12 February 2012
I've spoken about the challenges and complexity of anchoring previously in my blog; suffice it to say that safe, secure anchoring is part art, geometry, physics and a lot of luck. We find what looks like a nice little hole among several boats including two which we know from cruising. We drop the hook and back down on it to set it. The holding is very good and we are well set and seemingly in a decent spot. As the boats settle down, we soon realize that we are quite close to friend on a lovely Monk trawler so they having been there first, it is incumbent on us to move further away from them.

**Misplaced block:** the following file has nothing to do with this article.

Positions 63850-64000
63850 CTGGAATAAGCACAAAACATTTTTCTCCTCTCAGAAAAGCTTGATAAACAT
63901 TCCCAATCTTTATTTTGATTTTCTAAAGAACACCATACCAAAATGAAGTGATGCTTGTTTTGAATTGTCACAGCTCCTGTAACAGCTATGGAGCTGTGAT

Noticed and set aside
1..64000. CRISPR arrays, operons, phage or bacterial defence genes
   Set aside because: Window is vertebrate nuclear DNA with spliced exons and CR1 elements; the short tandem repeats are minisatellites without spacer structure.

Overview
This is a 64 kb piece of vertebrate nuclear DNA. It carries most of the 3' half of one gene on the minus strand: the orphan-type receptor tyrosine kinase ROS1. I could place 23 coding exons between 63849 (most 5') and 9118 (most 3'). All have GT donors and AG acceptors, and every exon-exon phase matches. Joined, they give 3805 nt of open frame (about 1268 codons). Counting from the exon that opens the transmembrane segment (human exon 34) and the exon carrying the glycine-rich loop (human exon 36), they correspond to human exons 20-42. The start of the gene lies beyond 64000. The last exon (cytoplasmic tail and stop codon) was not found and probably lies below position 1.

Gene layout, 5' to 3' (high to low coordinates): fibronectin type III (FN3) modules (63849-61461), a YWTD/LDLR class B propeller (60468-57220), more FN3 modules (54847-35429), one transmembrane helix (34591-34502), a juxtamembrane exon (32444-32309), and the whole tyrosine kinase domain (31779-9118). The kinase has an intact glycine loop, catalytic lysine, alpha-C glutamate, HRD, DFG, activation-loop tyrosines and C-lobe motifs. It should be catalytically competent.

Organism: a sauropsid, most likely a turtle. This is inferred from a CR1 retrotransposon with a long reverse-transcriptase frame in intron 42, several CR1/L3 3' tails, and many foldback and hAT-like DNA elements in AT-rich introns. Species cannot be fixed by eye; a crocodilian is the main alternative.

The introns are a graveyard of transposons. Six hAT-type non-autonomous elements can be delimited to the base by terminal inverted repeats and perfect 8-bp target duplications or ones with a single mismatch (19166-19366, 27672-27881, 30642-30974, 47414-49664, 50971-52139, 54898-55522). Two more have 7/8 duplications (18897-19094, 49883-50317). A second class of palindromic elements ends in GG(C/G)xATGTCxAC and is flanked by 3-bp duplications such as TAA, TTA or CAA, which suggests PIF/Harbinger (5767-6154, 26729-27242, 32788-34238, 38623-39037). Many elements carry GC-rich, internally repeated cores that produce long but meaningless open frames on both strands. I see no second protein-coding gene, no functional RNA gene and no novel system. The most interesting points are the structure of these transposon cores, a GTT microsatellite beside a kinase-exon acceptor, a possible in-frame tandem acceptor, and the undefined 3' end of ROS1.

With Judy at the helm and me retrieving and relaunching the anchor, we move within the same general area but further from our neighbours and reset the anchor. Judy does a great job manoeuvring the boat and applies reverse to back down on the anchor, which would normally cause it to dig in an bring the boat to a halt. Unfortunately the boat keeps backing down getting increasingly closer to our aforementioned neighbours' new-to-them trawler. I can't understand it but we need to bring the anchor back up and try again. Using the powerful electric windlass, I retrieve the 60 feet or so of chain we have deployed and just as I would expect the anchor to emerge from the green but murky waters, instead, we hoist up a barnacle encrusted BICYCLE, firmly attached to our trusty anchor. I was yelling directional orders to Judy but she could not hear me and had no idea what we had hooked. Our various neighbours got a great kick out of our slight misfortune but, true to form, various offered to help. Karl, a congenial Swede who with his partner Laura, cruise on a well equipped Morgan Out Island 41 comes to our aid and snags the offending bicycle and drags it to shore. We continue our anchoring effort, and, in the absence of the additional junk, we quickly set our anchor and settle in to spend some time in Marathon.